Justin is sweet and, for the most part, even-tempered, a counterpart to his twin, Jenna (my sister’s name!). Jenna reminded me a bit of a Faye from The Secret Circle (the books, not the show, fortheloveofgod) type; she is fierce and will do whatever it takes to feel like she and her family are safe. Justin, though, seems to be the one that is being targeted by whatever force is messing with the siblings. And, as the threat grows, Justin begins to see that Jenna might be right—maybe they do need to find a way to learn magic so that they can protect themselves. But, as Justin begins to walk down that path, he finds himself wondering where the line is between power and corruption, and questioning whether he trusts himself not to follow in Moonset’s footsteps. This is a plot that is always interesting to me: the temptation of a power you know could turn you evil weighed against the necessity to gain that power for a good reason.
Moonset definitely follows hallmarks of the genre, but Tracey isn’t trying to hide those predictabilities—rather, he seems absolutely comfortable with them, using them to structure the plot and then getting out of the way as his characters take it home. His writing, as always, is fast-paced and at times quite amusing:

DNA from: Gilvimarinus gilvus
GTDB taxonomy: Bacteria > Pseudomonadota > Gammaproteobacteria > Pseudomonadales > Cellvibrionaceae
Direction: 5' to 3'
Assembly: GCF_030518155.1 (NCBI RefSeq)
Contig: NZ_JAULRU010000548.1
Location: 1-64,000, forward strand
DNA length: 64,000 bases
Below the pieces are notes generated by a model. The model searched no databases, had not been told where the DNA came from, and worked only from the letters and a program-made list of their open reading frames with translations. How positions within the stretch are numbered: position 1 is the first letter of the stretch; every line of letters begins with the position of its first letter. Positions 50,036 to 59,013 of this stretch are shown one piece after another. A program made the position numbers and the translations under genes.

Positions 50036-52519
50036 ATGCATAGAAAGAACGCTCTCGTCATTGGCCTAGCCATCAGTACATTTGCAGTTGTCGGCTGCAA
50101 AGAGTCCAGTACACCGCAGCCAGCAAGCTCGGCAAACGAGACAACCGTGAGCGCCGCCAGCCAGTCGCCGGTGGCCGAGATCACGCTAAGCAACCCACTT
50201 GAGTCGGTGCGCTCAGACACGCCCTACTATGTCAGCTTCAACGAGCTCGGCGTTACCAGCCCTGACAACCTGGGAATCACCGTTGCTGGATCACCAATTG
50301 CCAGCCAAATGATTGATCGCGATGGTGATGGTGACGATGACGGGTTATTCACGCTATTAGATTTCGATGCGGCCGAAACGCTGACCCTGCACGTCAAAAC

“Jenna could take a perfectly simple math problem like 2+2 and wind up with an answer equaling the square root of paranoid.”
“‘Figures she’s a Meghan,’ Jenna muttered . . . ‘I’ve never met one that wasn’t a raging bitch.’”
“Christmas had come to Carrow Mill, and it had vomited all over our house.”
But he also has moments of understated beauty and insight:
“Ash buried her head against my chest, and that moment of comfort sparked a lifetime of habits.”
I didn’t love Moonset as much as I love the Witch Eyes series, but I’ll definitely keep my eye out for the next in the series.
Witch Eyes and Demon Eyes by Scott Tracey (2011 & 2012), of course. Braden flees rural Montana to the small town of Belle Dam, Washington. Once there, he attends high school for the first time, gets caught up in a feud between witch dynasties, accidentally releases some hellhounds, and starts falling for a compelling and infuriating boy . . . whom he might have to kill.
The Secret Circle series by L.J. Smith (1992). Ok, so the CW failed us on this one, not that I still didn’t watch the whole thing, obvsly, but Smith’s series is one of my all-time faves (check out my review HERE). Similar feeling: new town, new school, witchy powers, and the threat of coven infiltration. Delightful!
procured from: I received an ARC of this title from the publisher (thanks!) with no compensation on either side. Moonset by Scott Tracey will be out next week.